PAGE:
3 2 1… fight: VRE and price cannibalisation in NEM

In the last decade, the rapid decline in deployment cost of variable renewable energy (VRE) generation capacity has given renewables an advantage over fossil fuels for new builds as highlighted in ‘Renewable Power Generation Costs in 2020’ report from the International Renewable Energy Agency (IRENA). In the report, Australia has seen large falls in ‘Levelised cost of electricity’ (LCOE) over the past decade, especially in solar PV – including grid-scale, residential and commercial PV systems. As more VRE enters the market, price cannibalisation is inevitable as we transition from the fossil-based energy market.

This ‘Chart of the week’ examines the captured price band by the percentage of wind and solar generation volumes for the National Electricity Market (NEM) over the last four financial years. Comparing against increasing VRE capacities over the years, we provide commentary on the impact of VRE connection rate on the captured price trend.

As seen in Figure 1, VRE installed capacity has been growing steadily over the years. Between FY18 and FY21, grid-scale solar PV capacity grew from 274MW to 5,203MW (1800%), and wind capacity grew from 4,070MW to 8,815MW (116%). With the rapidly falling price for solar PV, Australia has been installing record rooftop solar PV year on year. Residential rooftop solar grew from 5,193MW to 11,692MW (125%) in four years.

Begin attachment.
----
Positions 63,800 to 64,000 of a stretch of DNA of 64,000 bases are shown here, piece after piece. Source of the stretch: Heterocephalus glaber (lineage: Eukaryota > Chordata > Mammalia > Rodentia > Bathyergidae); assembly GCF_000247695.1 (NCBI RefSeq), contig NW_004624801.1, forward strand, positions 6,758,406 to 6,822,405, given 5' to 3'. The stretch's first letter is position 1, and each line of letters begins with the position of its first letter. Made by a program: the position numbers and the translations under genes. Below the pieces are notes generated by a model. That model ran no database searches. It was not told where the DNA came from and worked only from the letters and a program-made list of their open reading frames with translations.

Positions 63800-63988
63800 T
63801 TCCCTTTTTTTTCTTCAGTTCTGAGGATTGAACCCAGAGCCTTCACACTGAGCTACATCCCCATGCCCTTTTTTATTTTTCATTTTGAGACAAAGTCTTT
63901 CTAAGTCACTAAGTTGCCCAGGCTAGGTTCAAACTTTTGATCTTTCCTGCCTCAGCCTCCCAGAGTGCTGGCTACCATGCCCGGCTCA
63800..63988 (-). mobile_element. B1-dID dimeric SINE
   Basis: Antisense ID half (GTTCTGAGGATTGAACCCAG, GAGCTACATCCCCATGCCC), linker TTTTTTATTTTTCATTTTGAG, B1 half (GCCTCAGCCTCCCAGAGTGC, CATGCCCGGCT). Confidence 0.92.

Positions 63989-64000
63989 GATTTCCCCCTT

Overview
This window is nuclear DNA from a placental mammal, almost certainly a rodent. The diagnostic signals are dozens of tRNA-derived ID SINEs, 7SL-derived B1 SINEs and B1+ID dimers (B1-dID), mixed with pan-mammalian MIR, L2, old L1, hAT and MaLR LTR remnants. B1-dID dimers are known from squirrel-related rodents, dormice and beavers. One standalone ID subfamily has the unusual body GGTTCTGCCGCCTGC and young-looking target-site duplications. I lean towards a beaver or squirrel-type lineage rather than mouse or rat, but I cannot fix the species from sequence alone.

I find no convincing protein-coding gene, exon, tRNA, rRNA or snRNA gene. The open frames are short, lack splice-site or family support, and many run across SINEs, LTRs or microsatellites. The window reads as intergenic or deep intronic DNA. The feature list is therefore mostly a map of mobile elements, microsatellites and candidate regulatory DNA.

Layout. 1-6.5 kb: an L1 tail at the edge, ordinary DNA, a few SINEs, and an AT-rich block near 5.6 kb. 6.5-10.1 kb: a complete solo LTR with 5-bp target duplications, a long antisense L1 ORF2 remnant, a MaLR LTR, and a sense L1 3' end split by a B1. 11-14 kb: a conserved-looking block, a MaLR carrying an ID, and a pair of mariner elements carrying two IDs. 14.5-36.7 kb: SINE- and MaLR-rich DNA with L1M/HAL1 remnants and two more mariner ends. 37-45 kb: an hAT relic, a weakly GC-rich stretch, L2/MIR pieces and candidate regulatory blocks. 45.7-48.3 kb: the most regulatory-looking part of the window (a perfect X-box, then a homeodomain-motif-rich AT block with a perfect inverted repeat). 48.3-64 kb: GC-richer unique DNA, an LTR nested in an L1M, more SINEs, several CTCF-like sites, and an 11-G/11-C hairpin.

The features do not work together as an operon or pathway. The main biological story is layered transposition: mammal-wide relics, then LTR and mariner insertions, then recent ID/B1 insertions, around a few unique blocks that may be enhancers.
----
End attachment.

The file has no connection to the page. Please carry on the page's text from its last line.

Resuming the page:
The growth of VRE has had a significant impact on their captured price, as shown in Figure 1. In FY18 and FY19, 98% and 90.8% of the grid-scale solar generation volumes captured prices above $50/MWh, respectively. However, this quickly reduced to 41% and 12% for FY20 and FY21, respectively. This is further exacerbated by the fact that grid-scale solar generation coincides with rooftop solar generation. With rooftop capacity now more than double the capacity of grid-scale PV, this cannibalisation effect has been increased with impacts on both demand and supply during the day.


In FY20, 46% of wind generation volumes captured prices above $50/MWh, while in FY21, only 21% of wind generation volumes captured prices above $50/MWh. Despite wind capacity having more than 3,000MW capacity than grid-scale solar, wind is able to capture slightly more generation volume above $50/MWh. This is due to the wind’s ability to capture evening and morning peak period prices and the impact of rooftop generation on grid-scale PV generation.

Wind and solar generation volumes with negative captured prices have also increased over the years. Generation volumes in negative price bands have increased to ~5% in FY20 and ~10% in FY21 from virtually nothing just four years ago.

This trend of downward pressure on the price will likely continue with increasing new VRE capacity as their costs continue to fall. Exactly how retirements from coal plants will impact this trend is left to be seen. For more pricing insights and our view on captured pricing through the energy transition and what these trends mean for your project, feel free to contact us about our Energy Market Perspective at